Timeless, elegant and versatile, or at least, that's how we all want our leather items to be! But everything from UV rays to wet autumn weather can play havoc with our favourite leather pieces, and cause fading, cracking and brittleness. Just like with other natural fibres, leather care is easier said than done. So we've teamed up with Karen Millen to help show you how to care for leather, and restore your treasured leathers to their former glory, and keep them that way - truly timeless!
How to Care for Leather
The following is a brief overview on how to care for leather products in general. We've got another article coming soon with specific leather care advice for nappa, sheepskin and more!
The first step in leather care is to know how to reduce damage to your leather clothing. Correct storage can go a long way in keeping leather garments nice for longer. They should always be hung, to prevent creasing, which will never come out. Sunlight can also cause the colour to irreparably fade, so ensuring the leather is in a dark place is the best way to prevent this. If you have open storage or just want to be extra safe, use a garment bag to protect the leather from the summer sun.
Moths also love to nibble at various leathers and their linings. If you are retiring your leather jacket for the winter, consider using one of our 'Protect Me' Fragrance Bags. Their lavender and patchouli scent is a natural moth deterrent, with the added benefit of keeping your clothes smelling heavenly.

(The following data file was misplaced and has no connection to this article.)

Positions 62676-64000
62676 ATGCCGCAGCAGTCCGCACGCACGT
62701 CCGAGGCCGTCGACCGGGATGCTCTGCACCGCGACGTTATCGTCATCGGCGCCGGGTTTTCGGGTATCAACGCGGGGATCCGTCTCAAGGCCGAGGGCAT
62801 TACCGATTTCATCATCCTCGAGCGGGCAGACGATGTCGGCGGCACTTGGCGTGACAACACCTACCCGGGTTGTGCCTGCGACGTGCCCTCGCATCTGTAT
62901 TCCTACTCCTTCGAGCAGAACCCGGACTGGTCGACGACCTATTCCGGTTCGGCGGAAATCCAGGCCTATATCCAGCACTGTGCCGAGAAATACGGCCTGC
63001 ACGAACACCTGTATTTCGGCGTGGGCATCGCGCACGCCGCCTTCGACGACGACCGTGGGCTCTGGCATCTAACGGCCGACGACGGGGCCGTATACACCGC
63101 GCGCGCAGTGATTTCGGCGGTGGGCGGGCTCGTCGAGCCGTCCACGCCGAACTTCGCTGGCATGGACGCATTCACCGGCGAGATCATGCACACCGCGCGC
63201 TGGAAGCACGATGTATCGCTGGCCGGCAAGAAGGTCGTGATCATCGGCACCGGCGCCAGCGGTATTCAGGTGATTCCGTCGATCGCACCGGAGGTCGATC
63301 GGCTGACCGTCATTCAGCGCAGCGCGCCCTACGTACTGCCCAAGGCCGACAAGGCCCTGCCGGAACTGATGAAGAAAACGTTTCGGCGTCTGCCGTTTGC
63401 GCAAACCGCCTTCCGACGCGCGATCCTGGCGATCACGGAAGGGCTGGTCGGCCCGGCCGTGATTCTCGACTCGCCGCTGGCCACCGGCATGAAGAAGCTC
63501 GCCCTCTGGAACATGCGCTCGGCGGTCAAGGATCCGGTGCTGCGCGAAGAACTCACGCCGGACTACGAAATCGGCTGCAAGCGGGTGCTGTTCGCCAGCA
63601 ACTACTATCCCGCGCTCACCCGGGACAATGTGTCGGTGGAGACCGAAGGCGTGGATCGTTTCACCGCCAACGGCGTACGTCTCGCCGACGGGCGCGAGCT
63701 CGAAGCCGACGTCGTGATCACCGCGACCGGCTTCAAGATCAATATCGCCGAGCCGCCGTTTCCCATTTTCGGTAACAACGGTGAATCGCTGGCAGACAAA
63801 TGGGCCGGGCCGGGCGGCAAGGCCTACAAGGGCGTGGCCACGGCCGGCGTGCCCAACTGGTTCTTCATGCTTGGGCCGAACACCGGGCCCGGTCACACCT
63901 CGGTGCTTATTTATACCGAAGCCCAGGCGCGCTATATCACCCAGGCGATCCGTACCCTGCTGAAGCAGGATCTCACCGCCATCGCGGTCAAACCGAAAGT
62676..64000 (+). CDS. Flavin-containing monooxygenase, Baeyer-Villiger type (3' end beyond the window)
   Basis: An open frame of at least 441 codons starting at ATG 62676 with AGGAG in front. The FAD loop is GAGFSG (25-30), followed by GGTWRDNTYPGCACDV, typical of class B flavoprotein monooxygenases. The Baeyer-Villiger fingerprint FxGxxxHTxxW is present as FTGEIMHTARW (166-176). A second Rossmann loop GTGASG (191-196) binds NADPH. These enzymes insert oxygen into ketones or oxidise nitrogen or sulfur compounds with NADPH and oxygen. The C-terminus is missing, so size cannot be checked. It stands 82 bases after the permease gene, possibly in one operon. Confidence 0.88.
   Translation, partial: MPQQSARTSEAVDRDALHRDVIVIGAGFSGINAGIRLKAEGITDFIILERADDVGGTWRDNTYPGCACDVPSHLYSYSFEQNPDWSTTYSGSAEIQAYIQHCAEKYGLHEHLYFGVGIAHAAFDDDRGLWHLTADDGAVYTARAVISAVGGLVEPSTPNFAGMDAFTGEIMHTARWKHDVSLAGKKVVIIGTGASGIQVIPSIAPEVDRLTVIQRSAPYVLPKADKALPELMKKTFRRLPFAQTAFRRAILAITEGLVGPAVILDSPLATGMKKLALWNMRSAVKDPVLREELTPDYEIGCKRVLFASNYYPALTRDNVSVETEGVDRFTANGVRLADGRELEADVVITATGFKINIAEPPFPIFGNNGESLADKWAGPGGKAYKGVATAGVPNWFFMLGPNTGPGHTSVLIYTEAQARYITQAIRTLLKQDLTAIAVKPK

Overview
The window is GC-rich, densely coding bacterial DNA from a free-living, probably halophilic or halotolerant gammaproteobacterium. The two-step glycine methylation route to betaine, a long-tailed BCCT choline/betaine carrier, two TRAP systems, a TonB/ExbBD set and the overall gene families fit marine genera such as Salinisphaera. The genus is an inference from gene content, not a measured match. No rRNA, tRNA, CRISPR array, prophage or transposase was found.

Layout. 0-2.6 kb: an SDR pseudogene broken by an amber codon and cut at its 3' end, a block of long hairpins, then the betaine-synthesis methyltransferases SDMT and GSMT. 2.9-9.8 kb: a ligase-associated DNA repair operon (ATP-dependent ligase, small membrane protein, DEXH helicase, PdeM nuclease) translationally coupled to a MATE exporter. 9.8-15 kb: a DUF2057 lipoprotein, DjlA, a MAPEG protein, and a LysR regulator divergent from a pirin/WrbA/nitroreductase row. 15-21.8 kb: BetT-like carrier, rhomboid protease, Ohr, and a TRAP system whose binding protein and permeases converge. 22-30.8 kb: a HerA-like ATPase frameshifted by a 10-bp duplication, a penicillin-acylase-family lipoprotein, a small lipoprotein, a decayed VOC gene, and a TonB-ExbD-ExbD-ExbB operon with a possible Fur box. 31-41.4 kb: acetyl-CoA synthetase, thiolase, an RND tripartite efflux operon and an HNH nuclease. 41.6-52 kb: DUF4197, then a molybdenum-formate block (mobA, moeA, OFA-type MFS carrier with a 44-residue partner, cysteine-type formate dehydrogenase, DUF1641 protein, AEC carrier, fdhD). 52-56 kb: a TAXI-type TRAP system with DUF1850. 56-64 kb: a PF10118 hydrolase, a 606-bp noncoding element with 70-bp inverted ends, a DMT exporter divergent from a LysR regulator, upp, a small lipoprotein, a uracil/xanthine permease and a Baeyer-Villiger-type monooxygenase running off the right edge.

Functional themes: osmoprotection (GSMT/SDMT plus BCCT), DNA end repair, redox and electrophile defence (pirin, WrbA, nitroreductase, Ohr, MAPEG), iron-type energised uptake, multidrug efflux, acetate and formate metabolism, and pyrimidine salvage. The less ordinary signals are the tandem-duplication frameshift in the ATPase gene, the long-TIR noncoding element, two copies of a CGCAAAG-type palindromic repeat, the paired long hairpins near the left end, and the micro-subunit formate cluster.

While it is known for being waterproof, it is best to avoid wearing leather in the rain. This is an important step in knowing how to care for leather. Water will discolour the material, especially if it is natural and unpainted. However, there are ways to fix this, along with getting rid of any light scuffs and scratches.
We have a handy kit for your natural leather care needs. Our Leather Care Kit contains sandalwood leather balm, a natural sea sponge and a lint-free bamboo cloth. Its sustainable packaging and ingredients protects the environment while you can protect your leather!
How to use the Leather Care Kit:
Firstly, it is very important to note that this only works when we are planning to care for leather that is natural and dark in colour. Coloured and pale leathers will need to be dry cleaned. While this is not perfect, it is still the least damaging option for pale and painted leathers.
Brush dirt and dust away from the affected area.
Rub the Sandalwood Leather Balm into the leather using the Natural Sea Sponge. This will moisturise the material and soften it.
Use the Bamboo Cloth to buff away surface-level scratches and excess balm.
How to Keep Your Leather Garments Fresh
No matter how much we try to avoid it, wearing clothes means they will eventually need to be cleaned. As we have seen, this is often difficult for leather garments and they should be dry cleaned. However, this is something we should try to delay as long as possible, as dry cleaning uses potentially harmful chemicals.
Most leather garments have a cloth lining, and it is this that often holds odours. To prevent this, you should make sure you hang the jacket and use a deodorising spray when you can. As a catch-all deodorising product, We recommend our White Tea and Mint Deodorising Spray. It's specifically designed to target impurities and remove odours, and its uplifting fragrances will leave your wardrobe smelling amazing!
However, we do understand that sometimes you need something a little bit more. Despite our best efforts, leather care can get the best of us. But it is not yet too late! If your leather garments cannot be saved with ointments and deodorising sprays, or even if you are just nervous about taking care of it yourself, Clothes Doctor’s Repairs Team has your back. Follow the link to get in touch and get the most out of your leather clothes.
And there you have it! A need-to-know guide on how to care for leather, of all types. And if you fancy adding more pieces to your wardrobe, ready to use our leather care tips, why not check out Karen Millen's leather jackets.